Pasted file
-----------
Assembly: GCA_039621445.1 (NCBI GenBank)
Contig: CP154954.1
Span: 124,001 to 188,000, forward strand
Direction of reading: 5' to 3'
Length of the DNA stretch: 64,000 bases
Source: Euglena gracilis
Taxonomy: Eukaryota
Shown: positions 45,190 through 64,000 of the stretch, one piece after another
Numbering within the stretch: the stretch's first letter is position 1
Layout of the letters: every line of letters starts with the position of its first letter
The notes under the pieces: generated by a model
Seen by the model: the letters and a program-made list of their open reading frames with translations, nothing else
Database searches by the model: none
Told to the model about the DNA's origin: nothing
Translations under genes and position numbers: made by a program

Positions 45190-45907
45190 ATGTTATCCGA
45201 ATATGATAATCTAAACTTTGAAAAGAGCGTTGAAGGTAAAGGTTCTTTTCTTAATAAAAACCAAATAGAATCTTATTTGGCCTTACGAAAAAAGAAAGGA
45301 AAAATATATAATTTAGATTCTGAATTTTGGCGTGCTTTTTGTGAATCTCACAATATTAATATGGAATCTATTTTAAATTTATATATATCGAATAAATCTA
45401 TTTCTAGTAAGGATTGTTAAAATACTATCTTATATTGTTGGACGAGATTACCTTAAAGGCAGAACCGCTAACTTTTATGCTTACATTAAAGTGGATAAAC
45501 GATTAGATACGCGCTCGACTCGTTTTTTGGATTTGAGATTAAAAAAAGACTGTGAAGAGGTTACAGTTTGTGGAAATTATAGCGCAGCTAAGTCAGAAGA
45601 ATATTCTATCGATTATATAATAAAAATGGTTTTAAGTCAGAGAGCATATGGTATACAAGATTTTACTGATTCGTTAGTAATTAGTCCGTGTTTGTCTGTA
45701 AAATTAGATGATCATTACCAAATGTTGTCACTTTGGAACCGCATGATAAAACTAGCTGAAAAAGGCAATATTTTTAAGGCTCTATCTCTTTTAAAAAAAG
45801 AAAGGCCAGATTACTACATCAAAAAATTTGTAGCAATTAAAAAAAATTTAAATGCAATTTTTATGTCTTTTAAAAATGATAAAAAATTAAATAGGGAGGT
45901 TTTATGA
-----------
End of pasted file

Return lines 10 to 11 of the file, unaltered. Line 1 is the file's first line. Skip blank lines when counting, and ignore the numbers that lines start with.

Layout of the letters: every line of letters starts with the position of its first letter
The notes under the pieces: generated by a model